A photo of Azteca Stadium has hung in Tony Parrish’s locker for months. The San Francisco 49ers’ world-traveling safety has been looking forward to this weekend, when he’ll get the chance for a little adventure along with a little football.

The 49ers and the Arizona Cardinals will meet Sunday in Mexico City in the first regular-season game outside the United States. Like most of the players on both clubs, Parrish is worried about his team’s record, wary of the long road trip to a high-altitude city – but excited about making history.

“I always look forward to doing things that promote the game,” said Parrish, who traveled to Mexico in the offseason. “This will definitely be an event that we’ll look back on, and see it as a turning point in the international game.”

“There is an excitement to be the first to do anything,” Cardinals defensive end Bertrand Berry said. “Whenever you are the first, you want to put your best foot forward.”

While the occasion is historic for the league’s vast Mexican fan base and for the struggle to promote American football internationally, the matchup isn’t exactly a grabber. San Francisco, the NFL’s worst team last year, is 1-2. The Cardinals (0-3) will play without two-time MVP quarterback Kurt Warner, who has a strained groin.

But that doesn’t seem to be a problem to the estimated 100,000 fans who will fill the historic soccer stadium for an evening game. Nearly one in five Mexicans identified themselves as NFL fans in a recent survey, and the event has drawn extensive national attention.

“We have such great interest. We have a great fan base in Mexico,” said Roger Goodell, the NFL’s chief operating officer. “It’s been growing dramatically over the last several years, and we’re responding to that interest. It’s going to be a great opportunity to understand more about playing a game internationally.”

In truth, the game won’t feel much different from an East Coast road trip for both clubs. The players will keep a similar schedule off the field, apart from a handful of events Saturday. Both teams largely will keep to themselves, staying out of the clubs and dodgy neighborhoods – just as they would on any road trip.

“I told them I better not see a camera,” Arizona coach Dennis Green said. “I don’t even want to see a camera phone. This is a football game, and it’s a division game. It’s an important game for us. We’re 0-3 right now, and San Francisco is 1-2.”

The 49ers agreed to the game because of the chance to build an overseas fan base while gaining some positive exposure for a franchise that had the NFL’s worst record last season.

“I’ll say this: If I were the home team, I wouldn’t want them to take a home game away from me,” 49ers coach Mike Nolan said.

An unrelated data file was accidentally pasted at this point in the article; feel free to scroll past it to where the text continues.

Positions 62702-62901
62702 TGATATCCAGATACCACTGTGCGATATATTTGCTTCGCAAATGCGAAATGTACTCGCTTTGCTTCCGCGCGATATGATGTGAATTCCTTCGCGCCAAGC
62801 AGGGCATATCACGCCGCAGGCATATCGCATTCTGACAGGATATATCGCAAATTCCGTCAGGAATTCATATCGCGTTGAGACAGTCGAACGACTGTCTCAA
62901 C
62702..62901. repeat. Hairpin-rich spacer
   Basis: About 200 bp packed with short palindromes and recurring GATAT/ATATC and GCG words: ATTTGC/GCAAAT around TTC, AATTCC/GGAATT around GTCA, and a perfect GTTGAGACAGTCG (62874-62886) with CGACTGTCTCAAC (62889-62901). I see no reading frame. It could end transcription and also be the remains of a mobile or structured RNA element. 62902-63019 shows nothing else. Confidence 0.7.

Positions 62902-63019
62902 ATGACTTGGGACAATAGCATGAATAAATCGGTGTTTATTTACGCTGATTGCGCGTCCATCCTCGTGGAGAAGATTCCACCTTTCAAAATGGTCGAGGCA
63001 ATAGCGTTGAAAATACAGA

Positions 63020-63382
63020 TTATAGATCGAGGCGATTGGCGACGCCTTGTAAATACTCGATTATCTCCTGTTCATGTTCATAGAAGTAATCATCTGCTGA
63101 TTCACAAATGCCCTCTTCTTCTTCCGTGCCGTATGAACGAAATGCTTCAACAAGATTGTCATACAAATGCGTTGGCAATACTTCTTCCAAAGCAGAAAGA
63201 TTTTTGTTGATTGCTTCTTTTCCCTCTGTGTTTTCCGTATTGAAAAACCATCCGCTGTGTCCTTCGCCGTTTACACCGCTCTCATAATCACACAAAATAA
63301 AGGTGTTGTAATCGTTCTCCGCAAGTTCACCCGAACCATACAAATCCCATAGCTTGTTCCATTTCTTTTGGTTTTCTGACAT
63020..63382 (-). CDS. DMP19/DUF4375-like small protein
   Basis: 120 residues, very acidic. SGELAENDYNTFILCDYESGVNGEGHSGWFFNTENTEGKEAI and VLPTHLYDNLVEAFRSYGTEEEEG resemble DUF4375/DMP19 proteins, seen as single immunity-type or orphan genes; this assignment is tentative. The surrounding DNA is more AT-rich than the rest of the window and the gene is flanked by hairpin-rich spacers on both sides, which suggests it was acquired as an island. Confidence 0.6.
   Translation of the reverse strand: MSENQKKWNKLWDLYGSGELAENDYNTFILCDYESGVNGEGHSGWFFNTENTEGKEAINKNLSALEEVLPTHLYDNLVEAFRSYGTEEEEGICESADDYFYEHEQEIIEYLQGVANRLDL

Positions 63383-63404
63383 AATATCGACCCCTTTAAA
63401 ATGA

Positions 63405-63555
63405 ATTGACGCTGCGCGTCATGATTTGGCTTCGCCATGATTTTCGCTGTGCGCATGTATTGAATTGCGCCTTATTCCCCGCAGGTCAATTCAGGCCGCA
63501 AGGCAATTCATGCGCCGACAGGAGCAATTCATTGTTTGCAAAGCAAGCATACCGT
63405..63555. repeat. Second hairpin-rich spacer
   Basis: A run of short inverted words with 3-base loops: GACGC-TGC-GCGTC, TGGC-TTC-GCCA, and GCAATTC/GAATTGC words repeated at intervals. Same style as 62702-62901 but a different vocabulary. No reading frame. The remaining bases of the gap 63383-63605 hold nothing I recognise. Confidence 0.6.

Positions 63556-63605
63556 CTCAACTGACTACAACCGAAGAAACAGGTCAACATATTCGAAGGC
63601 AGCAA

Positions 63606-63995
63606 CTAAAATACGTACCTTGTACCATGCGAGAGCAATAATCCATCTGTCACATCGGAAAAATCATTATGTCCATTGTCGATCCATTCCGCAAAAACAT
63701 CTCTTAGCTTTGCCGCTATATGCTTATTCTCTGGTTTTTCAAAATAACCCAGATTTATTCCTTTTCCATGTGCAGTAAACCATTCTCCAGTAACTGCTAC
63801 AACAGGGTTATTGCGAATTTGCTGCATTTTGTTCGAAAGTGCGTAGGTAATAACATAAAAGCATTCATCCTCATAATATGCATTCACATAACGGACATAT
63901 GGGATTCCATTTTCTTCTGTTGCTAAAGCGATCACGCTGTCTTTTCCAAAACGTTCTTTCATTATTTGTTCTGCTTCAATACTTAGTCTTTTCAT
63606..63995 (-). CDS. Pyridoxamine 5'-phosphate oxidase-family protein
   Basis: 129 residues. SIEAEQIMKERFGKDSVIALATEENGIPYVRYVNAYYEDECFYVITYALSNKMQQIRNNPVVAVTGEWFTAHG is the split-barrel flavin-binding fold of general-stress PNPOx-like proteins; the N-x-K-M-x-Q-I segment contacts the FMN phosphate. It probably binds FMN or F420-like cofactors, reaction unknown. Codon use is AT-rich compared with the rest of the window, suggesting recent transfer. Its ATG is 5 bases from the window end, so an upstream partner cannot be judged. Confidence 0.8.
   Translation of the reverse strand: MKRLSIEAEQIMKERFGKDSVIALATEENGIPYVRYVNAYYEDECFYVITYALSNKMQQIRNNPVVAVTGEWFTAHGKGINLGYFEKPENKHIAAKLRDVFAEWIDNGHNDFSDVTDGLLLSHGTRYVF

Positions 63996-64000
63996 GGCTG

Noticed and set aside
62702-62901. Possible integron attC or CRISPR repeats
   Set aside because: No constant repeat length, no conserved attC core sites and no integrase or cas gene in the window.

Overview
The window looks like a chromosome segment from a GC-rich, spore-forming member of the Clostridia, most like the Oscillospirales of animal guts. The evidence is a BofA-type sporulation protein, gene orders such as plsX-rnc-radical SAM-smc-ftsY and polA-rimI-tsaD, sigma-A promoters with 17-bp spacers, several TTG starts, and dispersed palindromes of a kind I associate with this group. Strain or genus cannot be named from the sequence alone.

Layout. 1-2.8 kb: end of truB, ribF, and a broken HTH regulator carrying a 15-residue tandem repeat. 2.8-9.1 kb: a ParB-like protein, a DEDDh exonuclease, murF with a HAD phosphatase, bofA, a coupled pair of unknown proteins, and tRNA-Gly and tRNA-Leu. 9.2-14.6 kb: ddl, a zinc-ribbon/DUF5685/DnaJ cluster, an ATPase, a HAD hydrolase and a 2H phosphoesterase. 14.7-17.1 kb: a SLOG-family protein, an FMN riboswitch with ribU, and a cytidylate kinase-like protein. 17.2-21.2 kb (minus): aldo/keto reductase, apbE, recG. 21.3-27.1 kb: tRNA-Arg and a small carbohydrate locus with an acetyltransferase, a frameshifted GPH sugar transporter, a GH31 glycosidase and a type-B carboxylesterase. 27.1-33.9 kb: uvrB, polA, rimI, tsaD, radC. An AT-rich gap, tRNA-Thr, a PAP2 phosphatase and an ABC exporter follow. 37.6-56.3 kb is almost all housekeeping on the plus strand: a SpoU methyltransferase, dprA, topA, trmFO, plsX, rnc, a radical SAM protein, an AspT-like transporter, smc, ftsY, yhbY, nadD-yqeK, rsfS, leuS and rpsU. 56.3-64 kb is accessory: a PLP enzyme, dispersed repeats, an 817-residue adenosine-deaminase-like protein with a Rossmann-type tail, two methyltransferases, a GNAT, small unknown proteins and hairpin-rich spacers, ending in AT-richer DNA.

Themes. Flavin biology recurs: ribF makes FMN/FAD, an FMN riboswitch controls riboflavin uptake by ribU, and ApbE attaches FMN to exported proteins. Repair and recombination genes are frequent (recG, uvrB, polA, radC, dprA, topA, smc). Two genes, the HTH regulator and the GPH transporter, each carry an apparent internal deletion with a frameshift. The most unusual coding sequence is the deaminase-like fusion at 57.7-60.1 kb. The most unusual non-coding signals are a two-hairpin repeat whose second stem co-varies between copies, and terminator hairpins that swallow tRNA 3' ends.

The Cardinals, in their final season at Sun Devil Stadium, had no such qualms. The crowd at Azteca Stadium probably will feature 30,000 more fans than the biggest crowd in Tempe last year.

The NFL also made financial guarantees to both teams to ensure a profitable weekend.

“I think we’d probably be the natural team,” Green said, citing Phoenix’s proximity to the border and large Spanish-speaking populations. “It would be us or the Dallas Cowboys, and I don’t think there’s any way Dallas would have given up a home game. They sell out their games and we do not sell out our games. It was easier for us to make that sacrifice, and we made it.”

The challenges of playing in Mexico City will be much less daunting than the necessity of picking up an important victory.

The field at Azteca Stadium is expected to be excellent, and neither team believes the 7,500-foot altitude will be much of a factor.

“It’s not like going to Denver and playing the Broncos, who live there and know what it’s like all the time,” Nolan said. “It’s the same thing with air quality. If that’s an issue, both teams will be dealing with it.”

Both teams plan extensive rotations to keep players fresh for the fourth quarter, but the 49ers have a decided lack of depth on defense after a difficult week. Linebacker Jamie Winborn was sent away from the team on Wednesday while Nolan works on a trade – and a few hours later, defensive back Mike Rumph was lost for the season with a torn muscle in his foot.

Cornerback Ahmed Plummer then had ankle surgery on Thursday, leaving the 49ers to face Arizona receivers Anquan Boldin and Larry Fitzgerald without two starters in last week’s defensive secondary. San Francisco already has allowed an NFL-worst 101 points.

The Cardinals also have injury problems, with at least four starters sidelined. With all the hoopla of the trip to Mexico City, nobody has forgotten that both of San Francisco’s victories last season came in overtime against the Cardinals, who could have finished at .500 with two wins over the lowly Niners.

“I’m sure they’re going to go down there wanting to whoop us for what happened last year,” said 49ers tackle Anthony Clement, dropped by the Cardinals last April after seven seasons. “I’ve really got some personal things to take care of in that game, but I hope we take all the frustration that we had from last week, and take it out on the Cardinals.”

AP-ES-09-29-05 1918EDT


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